I am also unapologetically patriotic. I respect the history and traditions of this country and will do whatever it takes to safeguard Britain’s national security. I am resolutely internationalist too because I believe we cannot build a good society at home in isolation from the global forces which are buffeting our people around. Where appropriate, we should pool power and work as closely as possible with other nations which share our values to shape the work we live in and protect our planet.

These are the values and beliefs which have always driven my politics. I joined Labour in the expectation that this was the best way of being true to and advancing these values and beliefs and put myself forward as Labour’s candidate for the first time in our constituency in 2010 to deliver on all of this for the sake of our community.

However, the party I joined has changed beyond recognition these last few years. It is, to all intents and purposes, a new and different party. The membership of Labour has substantially risen these last few years. But it is clear that those who belong to the political tradition with which I identify are no longer welcome in the party. Given my values and principles, I can no longer in all conscience continue as a member of the party and argue for its election to Government.

In light of what we have witnessed these last three years, I do not support the Labour Leader taking the office of Prime Minister of the United Kingdom, nor do I have confidence in him and his team to make the right decisions to safeguard our national security. I believe I owe it to you to be clear about this.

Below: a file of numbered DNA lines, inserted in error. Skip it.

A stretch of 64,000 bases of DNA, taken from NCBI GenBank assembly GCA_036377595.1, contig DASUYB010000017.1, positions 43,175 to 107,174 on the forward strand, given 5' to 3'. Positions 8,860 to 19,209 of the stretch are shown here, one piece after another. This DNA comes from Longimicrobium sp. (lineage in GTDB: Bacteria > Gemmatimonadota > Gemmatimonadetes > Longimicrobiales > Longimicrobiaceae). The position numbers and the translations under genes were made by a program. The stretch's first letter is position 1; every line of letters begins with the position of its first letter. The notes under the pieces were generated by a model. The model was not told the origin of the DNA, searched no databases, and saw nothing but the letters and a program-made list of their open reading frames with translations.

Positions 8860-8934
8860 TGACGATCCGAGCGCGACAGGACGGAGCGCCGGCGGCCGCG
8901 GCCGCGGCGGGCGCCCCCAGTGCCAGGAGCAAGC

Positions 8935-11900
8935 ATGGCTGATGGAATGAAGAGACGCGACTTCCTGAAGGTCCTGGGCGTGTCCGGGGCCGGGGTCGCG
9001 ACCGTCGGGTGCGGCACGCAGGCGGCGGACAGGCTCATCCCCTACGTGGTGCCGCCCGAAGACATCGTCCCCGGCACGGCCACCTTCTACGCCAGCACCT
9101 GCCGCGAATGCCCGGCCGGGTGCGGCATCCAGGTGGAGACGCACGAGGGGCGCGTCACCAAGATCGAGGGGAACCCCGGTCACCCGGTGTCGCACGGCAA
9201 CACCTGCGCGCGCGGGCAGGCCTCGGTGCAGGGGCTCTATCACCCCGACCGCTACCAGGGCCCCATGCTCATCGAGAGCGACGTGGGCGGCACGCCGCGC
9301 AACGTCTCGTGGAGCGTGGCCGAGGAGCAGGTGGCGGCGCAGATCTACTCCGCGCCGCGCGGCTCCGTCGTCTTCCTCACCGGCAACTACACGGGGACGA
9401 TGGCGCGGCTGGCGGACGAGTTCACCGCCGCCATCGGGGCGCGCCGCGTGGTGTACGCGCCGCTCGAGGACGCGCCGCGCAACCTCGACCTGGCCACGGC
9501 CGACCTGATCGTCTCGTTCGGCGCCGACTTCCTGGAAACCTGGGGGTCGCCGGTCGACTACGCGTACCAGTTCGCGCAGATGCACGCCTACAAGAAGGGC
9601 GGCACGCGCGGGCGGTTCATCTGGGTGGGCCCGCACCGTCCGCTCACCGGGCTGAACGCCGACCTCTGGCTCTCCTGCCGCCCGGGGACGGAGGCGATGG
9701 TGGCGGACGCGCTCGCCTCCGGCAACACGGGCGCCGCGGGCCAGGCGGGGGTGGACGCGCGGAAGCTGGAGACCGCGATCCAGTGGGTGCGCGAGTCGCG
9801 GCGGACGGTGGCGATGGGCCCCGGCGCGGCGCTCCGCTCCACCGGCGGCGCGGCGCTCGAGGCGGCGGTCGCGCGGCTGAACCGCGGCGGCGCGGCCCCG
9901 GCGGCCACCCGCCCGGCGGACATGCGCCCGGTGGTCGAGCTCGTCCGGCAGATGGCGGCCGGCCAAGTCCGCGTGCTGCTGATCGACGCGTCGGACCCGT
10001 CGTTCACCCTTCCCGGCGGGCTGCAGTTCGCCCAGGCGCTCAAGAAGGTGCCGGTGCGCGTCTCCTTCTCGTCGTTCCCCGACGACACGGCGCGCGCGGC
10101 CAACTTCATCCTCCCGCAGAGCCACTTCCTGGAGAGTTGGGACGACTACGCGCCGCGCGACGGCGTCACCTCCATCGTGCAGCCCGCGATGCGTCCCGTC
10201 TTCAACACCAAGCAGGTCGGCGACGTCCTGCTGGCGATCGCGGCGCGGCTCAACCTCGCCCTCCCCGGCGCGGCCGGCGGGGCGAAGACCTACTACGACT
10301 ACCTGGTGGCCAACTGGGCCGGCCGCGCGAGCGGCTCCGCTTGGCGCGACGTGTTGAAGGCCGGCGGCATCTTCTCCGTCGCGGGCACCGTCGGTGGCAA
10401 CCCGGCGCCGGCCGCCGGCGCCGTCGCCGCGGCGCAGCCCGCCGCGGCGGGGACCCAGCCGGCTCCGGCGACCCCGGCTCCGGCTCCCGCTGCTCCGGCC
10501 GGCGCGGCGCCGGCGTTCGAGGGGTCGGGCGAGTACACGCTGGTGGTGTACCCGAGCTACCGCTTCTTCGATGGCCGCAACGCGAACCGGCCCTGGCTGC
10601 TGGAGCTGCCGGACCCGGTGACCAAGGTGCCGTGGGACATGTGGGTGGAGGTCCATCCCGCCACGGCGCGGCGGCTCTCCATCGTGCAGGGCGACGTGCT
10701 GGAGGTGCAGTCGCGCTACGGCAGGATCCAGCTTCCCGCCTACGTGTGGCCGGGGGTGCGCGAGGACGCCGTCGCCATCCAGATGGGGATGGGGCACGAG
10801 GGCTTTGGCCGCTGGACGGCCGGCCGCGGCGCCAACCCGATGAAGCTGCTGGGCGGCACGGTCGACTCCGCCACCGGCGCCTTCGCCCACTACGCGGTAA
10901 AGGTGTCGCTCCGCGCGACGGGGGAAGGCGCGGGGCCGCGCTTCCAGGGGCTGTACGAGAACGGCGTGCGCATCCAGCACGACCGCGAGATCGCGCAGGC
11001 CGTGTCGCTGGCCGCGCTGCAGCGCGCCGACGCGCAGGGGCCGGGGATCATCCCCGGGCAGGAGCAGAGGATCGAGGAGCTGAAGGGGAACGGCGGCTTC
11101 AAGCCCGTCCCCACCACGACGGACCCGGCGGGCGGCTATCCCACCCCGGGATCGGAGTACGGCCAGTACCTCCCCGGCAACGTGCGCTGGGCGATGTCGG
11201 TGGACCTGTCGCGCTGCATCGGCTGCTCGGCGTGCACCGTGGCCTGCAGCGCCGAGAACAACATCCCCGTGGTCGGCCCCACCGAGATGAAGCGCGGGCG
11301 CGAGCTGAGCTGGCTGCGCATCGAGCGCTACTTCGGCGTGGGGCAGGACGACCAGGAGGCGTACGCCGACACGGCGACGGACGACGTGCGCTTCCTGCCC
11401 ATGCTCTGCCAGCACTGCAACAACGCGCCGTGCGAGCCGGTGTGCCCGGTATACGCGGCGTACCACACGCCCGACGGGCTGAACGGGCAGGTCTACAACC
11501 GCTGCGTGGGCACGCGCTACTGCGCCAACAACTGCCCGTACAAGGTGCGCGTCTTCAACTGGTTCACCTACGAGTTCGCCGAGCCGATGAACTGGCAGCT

The party’s collective failure to take a lead and provide sufficiently strong, coherent opposition to Tory Government policy on the UK’s relationship with Europe, with all the adverse implications this poses for the working people of this constituency, is a betrayal of the labour interest and Labour’s internationalist principles. So many families in our area, like me, have relatives from EU countries and feel grossly betrayed by the party.

I support the liberal, international rules based order underpinned by NATO – which Clement Attlee and Ernest Bevin were instrumental in establishing – set up in the wake of the Second World War. This demands the UK plays an active role on the international stage. Through its lukewarm attitude towards NATO, reluctance to act where necessary, and willingness often to accept narratives promoted by states hostile to this country, the party’s leadership has turned its back on this history.